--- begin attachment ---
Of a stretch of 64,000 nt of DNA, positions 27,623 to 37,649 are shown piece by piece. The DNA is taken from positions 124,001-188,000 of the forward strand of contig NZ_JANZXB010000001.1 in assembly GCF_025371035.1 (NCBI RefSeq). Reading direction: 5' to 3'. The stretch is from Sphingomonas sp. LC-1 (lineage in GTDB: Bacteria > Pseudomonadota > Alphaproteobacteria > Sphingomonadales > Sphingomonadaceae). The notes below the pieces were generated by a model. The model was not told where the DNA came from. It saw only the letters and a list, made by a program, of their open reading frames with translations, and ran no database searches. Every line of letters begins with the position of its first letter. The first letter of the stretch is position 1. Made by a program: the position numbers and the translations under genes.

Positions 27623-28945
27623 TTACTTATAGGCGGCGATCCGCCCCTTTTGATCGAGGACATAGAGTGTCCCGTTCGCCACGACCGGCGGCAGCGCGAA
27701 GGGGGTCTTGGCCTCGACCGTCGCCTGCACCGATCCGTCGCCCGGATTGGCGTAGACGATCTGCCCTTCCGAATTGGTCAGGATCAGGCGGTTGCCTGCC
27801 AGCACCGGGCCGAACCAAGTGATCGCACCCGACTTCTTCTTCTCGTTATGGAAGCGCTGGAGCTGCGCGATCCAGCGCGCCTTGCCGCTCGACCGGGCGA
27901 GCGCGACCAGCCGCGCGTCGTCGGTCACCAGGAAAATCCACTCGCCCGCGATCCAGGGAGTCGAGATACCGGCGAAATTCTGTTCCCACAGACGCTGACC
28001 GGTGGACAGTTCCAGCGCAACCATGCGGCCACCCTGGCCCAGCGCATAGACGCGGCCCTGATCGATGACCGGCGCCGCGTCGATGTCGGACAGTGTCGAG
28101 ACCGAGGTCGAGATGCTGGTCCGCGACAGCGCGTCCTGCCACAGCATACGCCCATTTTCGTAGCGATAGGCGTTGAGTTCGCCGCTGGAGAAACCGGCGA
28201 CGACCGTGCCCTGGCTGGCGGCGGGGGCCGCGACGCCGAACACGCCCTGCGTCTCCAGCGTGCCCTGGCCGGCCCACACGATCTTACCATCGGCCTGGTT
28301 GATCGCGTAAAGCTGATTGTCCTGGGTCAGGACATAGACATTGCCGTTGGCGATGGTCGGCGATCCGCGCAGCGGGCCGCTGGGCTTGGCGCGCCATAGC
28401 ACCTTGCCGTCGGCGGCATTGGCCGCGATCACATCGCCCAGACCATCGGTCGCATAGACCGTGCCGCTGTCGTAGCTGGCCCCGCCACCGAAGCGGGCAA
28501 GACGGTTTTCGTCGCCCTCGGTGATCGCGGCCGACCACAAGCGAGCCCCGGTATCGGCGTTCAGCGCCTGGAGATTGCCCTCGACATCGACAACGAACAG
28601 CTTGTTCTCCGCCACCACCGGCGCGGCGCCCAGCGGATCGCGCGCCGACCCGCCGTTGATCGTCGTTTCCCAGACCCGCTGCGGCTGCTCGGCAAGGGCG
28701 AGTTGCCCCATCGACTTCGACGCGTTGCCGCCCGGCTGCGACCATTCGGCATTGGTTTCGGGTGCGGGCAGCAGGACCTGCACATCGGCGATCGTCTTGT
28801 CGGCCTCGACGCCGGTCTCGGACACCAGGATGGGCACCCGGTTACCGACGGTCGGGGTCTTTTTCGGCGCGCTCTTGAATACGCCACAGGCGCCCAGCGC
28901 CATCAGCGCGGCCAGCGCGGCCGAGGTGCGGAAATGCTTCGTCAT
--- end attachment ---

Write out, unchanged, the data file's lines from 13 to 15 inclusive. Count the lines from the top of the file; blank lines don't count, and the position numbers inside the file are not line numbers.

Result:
28601 CTTGTTCTCCGCCACCACCGGCGCGGCGCCCAGCGGATCGCGCGCCGACCCGCCGTTGATCGTCGTTTCCCAGACCCGCTGCGGCTGCTCGGCAAGGGCG
28701 AGTTGCCCCATCGACTTCGACGCGTTGCCGCCCGGCTGCGACCATTCGGCATTGGTTTCGGGTGCGGGCAGCAGGACCTGCACATCGGCGATCGTCTTGT
28801 CGGCCTCGACGCCGGTCTCGGACACCAGGATGGGCACCCGGTTACCGACGGTCGGGGTCTTTTTCGGCGCGCTCTTGAATACGCCACAGGCGCCCAGCGC